The Famous Yeovil...
The F.A. Cup
Yeovil once beat Sunderland and played Man Utd in front of 81,565
people (a post-war English attendance record, outside of Wembley,
don't you know). They also had a very muddy mountain of a sloping
pitch which scared the b'jesus out of the opposition. They have also
beaten 100's of league teams in the FA Cup. Right, that's the annoying
bit out of the way...
Every time the mighty Glovers, Yeovil Town F.C., have a cup run, out
come all the old geezers out of the woodwork going, "I was there", with
dewy eyed reminiscences about 29th January 1949 and 'that' match. I
wish we could beat another team from the top division so we could have
something else for the media to bleat on about - sadly, that's about as
likely as Yeovil being voted most attractive town in the UK! That's not to
say that Yeovil aren't the greatest giant killers, because they are.
The nineties have proved this with victories over Walsall, Torquay,
Hereford, Fulham and Northampton - my personal favourite being the Fulham
win in 1993 (Andy Wallace's only moment of true glory). In 2000,
Yeovil destroyed Colchester and Blackpool to keep the run going. There certainly
is something about the FA Cup that drives the Yeovil public wild, people
appear from nowhere to watch Yeovil in the FA Cup as demonstrated when
3,000 hardy Somerset men and women travelled to Bolton in January
of this year. But I ramble...let's get back to the league.
League form - Patchy at Best
I'm told that before I was born Yeovil were one of the top sides outside
the closed shop of the Football League and used to do very well in the
Southern League. Indeed, consulting the history books they won it three
times - 1955(legue and cup double no less), 1964 and 1971. However, I was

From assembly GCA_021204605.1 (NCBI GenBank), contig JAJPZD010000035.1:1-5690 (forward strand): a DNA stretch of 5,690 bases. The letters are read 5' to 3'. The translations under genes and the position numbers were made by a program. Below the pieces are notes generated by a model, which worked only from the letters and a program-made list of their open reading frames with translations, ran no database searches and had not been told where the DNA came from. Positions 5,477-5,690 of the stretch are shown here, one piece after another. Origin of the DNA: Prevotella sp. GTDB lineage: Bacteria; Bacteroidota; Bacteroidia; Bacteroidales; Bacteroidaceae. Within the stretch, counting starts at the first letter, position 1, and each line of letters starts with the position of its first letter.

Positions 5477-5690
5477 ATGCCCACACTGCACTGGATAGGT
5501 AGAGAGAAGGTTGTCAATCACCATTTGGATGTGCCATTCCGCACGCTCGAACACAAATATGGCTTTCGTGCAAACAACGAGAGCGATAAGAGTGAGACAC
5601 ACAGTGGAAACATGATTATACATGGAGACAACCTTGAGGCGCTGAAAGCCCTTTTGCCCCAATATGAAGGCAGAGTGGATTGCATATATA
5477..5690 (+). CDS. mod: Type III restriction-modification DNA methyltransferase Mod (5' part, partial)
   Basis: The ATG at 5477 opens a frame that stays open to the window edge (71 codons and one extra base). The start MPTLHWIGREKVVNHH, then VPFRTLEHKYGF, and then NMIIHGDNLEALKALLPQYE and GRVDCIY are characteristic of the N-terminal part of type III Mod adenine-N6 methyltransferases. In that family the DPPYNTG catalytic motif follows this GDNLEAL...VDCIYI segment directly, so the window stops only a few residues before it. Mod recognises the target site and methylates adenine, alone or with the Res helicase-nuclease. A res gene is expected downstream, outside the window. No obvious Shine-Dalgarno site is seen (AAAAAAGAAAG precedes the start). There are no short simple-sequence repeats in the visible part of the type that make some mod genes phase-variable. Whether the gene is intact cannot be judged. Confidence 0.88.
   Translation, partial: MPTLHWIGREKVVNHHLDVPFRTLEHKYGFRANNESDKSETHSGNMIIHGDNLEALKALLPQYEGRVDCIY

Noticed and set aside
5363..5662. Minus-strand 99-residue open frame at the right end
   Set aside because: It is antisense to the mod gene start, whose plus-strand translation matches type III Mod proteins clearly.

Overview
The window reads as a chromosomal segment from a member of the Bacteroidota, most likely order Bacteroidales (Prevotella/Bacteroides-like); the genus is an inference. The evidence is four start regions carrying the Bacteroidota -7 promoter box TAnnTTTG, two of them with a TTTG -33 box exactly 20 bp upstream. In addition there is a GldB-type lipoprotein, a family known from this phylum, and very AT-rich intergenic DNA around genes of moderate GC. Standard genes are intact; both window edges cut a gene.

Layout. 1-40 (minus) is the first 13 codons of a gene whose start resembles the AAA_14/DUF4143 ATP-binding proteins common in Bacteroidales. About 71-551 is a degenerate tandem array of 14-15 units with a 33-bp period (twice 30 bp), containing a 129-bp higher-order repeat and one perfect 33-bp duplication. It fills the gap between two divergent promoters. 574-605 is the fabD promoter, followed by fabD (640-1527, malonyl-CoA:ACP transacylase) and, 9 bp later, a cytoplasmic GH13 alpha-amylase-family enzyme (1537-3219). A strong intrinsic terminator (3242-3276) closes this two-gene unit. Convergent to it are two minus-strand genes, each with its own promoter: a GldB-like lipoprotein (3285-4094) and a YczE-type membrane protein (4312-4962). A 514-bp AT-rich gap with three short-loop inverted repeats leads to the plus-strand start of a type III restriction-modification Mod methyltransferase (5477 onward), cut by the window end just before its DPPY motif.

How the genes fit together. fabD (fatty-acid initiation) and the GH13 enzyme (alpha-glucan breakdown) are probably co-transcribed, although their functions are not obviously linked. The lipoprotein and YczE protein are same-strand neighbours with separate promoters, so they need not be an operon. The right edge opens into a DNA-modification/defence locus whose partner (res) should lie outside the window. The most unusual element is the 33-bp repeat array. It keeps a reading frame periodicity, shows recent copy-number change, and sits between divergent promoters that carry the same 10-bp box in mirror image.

born around the time of the advent of the Conference (then the Alliance
Premier League) and in that time, until recently, Yeovil have been poor.
I started watching Isthmian long-ball stuff under Brian Hall in 1987 (in
fact my first game was Mr Hall's first as well - it was 0-0, which kind
of set a precedent) and glory came quite soon, FA Cup 3rd Round and Isthmian
League and Cup double - the cup final against Hayes, at Basingstoke was excellent
unless you were under a wall that collapsed (how's your ankle Badger?).
With my tender years I thought Yeovil were like Liverpool. Oh dear!
A couple of average to good seasons in the Conference was followed by
a move to a lovely brand spanking new ground - Huish Park. Unfortunately
it led to crippling debts, the club nearly went under and so followed five
years of terrible struggle apart, that is, from the beacon that is the FA Cup.
Relegation back to the Isthmian League followed. This rates as one of the
worst 10 days of my life, despite the fact that it was a foregone conclusion.
The 'charismatic' Graham Roberts deserves credit for returning us to the 'big
time' of the Conference, but he sent a dodgy fax to Newcastle and got sacked
(it's a long story). Under Colin Lippiatt things went swimmingly. Back in the
FA Cup 3rd Round, but more importantly 5th in the league (and top (well 2nd)
when he mysteriously 'resigned' in September 1999).
David Webb, of Chelsea fame
became manager late last season, clearing out most of the squad and forming
an impressive youth policy. This created one of the most exciting Yeovil sides ever seen
and the Glovers have become media darlings this season. Webb didn't stick around (Yeovil managers never do)
but his legacy and the skills of Colin Addison could see Yeovil attain
the 'holy grail' of League football.